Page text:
A little spike demonstrating how the client might go about transforming the groups response into one organized by organization for the purposes of display in the UI.

The data here represents the current structure of the groups API response with the addition of minimal ("expanded") organization objects—presumably this would be analogous to what is available to components through groups.all().

The code does not mutate the original groups data.


What we’re trying to accomplish:

Make it possible for the client to show organization icons (logo) and, at some point in the near future, organization names in the drop-down list of groups available to a user at a particular URI.

This discussion centers around how to make that possible from the API-endpoint perspective, based on what is in place now and what we know now.

What we have now



Please note: This is entirely a technical discussion. The actual behavior of groups, per requirements, will not be affected by this

Good news (I think!)! Excluding migrations and tests, the only references to joinableBy in the codebase are:

  • The model itself
  • The group service in its create* methods
  • h.db’s __init__ where the world group is created (once) with a joinableBy of None
  • h.views.activity in one or two spots that I think Sheetal is removing as I type this

Other group-related services and views don’t give a hoot about joinableBy and I’d argue, neither should we. Removing it would simplify the “group type” matrix and relieve confusion about what “joining” actually means. There’s nothing in our data model that actually prevents a membership relationship from being created, and the fact that the creator is immediately added as a member to a new restricted group “violates” the notion of joinableBy = None anyway, in some ways.

# -*- coding: utf-8 -*-
from __future__ import unicode_literals
class GroupJSONPresenter(object):
"""Present a group in the JSON format returned by API requests."""
def __init__(self, group, route_url=None): = group
# -*- coding: utf-8 -*-
from __future__ import unicode_literals
class ListGroupsService(object):
A service for providing filtered lists of groups.

What we have now

GET /profile

Returns a profile object that contains, among other things, a groups property, an Array of objects; that part of the schema looks like:

    "groups": {
      "type": "array",
      "items": {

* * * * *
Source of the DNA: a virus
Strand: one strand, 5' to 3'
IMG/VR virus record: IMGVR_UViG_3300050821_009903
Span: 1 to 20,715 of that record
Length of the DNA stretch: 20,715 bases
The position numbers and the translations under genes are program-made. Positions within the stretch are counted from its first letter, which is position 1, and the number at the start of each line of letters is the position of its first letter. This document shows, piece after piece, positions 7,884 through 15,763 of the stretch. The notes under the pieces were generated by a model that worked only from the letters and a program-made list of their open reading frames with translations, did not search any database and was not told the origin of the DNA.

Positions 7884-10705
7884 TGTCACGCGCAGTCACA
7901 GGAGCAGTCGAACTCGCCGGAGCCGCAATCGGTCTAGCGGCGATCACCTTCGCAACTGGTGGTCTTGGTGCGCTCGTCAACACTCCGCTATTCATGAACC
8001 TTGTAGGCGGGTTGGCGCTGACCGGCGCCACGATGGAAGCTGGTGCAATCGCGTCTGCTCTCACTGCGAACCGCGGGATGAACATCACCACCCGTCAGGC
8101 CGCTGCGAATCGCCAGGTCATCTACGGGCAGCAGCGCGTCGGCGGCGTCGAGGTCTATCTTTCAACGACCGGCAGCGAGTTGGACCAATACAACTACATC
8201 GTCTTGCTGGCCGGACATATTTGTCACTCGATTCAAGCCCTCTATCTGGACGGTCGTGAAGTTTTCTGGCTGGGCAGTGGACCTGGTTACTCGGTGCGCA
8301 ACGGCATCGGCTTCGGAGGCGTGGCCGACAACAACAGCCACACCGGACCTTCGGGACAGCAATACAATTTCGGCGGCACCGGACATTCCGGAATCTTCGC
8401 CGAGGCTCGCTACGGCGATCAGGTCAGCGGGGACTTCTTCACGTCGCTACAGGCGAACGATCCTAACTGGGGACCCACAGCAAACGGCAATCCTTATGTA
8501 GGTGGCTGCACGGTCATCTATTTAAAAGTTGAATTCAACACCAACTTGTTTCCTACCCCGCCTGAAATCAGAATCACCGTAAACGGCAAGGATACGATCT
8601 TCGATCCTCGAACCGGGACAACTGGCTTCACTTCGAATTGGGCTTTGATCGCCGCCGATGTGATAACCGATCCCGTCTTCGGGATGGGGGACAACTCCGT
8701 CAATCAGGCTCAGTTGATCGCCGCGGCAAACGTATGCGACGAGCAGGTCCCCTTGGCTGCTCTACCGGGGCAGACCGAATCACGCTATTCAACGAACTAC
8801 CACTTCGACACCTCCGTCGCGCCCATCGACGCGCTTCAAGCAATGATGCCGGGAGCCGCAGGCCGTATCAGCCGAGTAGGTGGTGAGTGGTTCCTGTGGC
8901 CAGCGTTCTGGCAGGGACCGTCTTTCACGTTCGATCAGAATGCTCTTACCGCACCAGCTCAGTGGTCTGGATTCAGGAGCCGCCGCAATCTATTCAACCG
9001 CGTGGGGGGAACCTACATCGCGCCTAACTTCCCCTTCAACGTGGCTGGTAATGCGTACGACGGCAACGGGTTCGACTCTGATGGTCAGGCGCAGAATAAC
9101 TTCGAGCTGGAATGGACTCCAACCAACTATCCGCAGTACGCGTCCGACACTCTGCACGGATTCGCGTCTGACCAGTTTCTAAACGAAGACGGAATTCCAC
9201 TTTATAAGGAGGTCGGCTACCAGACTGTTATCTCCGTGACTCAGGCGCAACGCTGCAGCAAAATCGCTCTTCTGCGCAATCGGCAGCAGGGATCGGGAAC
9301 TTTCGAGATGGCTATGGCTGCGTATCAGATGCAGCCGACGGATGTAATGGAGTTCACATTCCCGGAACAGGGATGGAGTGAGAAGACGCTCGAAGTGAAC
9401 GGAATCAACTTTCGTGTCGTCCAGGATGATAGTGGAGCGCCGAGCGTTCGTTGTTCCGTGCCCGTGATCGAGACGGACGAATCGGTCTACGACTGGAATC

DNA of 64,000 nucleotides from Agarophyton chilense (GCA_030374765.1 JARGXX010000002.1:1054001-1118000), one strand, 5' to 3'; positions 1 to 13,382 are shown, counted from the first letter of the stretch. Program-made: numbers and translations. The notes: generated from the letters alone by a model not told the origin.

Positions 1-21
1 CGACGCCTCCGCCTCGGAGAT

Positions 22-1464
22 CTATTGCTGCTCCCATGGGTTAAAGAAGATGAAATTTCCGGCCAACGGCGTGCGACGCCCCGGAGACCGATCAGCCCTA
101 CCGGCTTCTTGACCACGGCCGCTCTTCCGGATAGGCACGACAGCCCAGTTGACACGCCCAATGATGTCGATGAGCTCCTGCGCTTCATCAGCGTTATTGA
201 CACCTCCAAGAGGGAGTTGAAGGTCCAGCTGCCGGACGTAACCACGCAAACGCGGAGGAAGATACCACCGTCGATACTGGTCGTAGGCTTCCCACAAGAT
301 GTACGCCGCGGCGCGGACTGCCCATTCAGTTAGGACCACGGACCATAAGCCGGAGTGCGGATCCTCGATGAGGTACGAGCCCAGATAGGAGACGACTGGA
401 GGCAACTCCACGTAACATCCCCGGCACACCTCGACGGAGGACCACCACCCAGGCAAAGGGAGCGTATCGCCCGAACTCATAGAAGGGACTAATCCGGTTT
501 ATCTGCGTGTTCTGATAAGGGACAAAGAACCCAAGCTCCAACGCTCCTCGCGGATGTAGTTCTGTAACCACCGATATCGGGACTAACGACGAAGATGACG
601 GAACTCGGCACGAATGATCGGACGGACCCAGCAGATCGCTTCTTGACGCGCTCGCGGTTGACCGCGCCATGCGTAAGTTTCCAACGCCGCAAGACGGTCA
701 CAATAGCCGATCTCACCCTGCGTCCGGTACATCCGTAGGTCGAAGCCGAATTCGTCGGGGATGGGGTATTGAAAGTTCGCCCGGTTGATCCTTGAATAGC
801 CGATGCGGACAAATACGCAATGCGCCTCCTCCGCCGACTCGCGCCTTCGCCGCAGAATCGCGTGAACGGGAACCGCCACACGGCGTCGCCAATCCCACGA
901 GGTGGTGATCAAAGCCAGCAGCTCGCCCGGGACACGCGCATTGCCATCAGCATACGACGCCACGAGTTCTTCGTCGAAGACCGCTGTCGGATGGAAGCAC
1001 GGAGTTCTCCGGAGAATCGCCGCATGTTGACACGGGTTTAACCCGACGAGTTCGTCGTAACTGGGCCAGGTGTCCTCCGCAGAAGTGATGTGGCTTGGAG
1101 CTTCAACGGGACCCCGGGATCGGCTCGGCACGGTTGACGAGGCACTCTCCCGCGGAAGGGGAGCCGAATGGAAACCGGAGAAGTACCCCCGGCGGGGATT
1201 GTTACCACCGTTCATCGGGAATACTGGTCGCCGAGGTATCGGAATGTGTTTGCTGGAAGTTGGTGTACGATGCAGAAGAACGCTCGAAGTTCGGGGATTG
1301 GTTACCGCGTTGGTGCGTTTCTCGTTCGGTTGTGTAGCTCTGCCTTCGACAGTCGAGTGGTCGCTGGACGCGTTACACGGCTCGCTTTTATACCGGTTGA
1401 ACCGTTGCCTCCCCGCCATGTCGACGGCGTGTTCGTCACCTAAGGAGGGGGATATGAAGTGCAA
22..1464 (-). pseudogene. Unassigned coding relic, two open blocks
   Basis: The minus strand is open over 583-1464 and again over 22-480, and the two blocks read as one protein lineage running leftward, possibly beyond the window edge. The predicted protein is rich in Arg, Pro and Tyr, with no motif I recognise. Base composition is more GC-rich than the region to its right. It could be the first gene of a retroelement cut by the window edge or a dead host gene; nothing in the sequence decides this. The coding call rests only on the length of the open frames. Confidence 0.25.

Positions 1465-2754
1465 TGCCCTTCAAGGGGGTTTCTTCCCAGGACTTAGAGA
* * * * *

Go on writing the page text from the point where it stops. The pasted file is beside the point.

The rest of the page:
This is my overall assessment of what groups “mean” as an intersection of prose requirements and what the h backend app currently has in its code. Some (most?) of this may be rehash and may elicit the “yeah, right, we already know this” response, but if that happens, yay, we’re in alignment and if you think “gosh, this is wrong in some/all ways” that’s a good thing to identify, too.

Extreme tl;dr:

  1. For open groups, Group resources need an additional constraint that defines what the set of valid URLs are for target documents that may be annotated within that group, and this is distinct from access or permissions. I am calling that constraint scope for shorthand, which may be a totally terrible name.
  2. The list of “this user’s groups” is variable and depends on scope/context.
  3. I’m not proposing a specific way to implement a scope constraint (yet, at least) in the data model

Vocabulary Interlude

I am going to use the following terms as defined here. Some of this may seem overtly pedantic, but


What does “groups” mean to the application right now?


Acitivity’s query module has some interaction with groups in constructing and executing queries for activity pages.



The GET profile endpoint returns an object with a groups attribute—an Array of objects with:

View APDS9960.js
// Datasheet:
const Emitter = require('events').EventEmitter;
const util = require('util');
const I2C_ADDR = 0x39; // Sensor's hardwired I2C address (p.8)
const DEVICE_ID = 0xAB; // The device will report this ID (p.25)
const REGISTERS = { // Register addresses
ENABLE : 0x80, // Enable different sensors/features (p.20)
WTIME : 0x83, // Wait time config value (p.21)


These notes and questions are the summary of my analysis of Section 7.1: Browsing Contexts in the WHATWG HTML spec and its related WPT test coverage in html/browsers/windows/.

While I'm a long-time spec consumer and standards-based web dev, this is my first project involving contribution to the project.

General Test Running and Authorship Questions

These are notes or questions that arose from examining the tests for 7.1 but apply more broadly to the WPT infrastructure and conventions.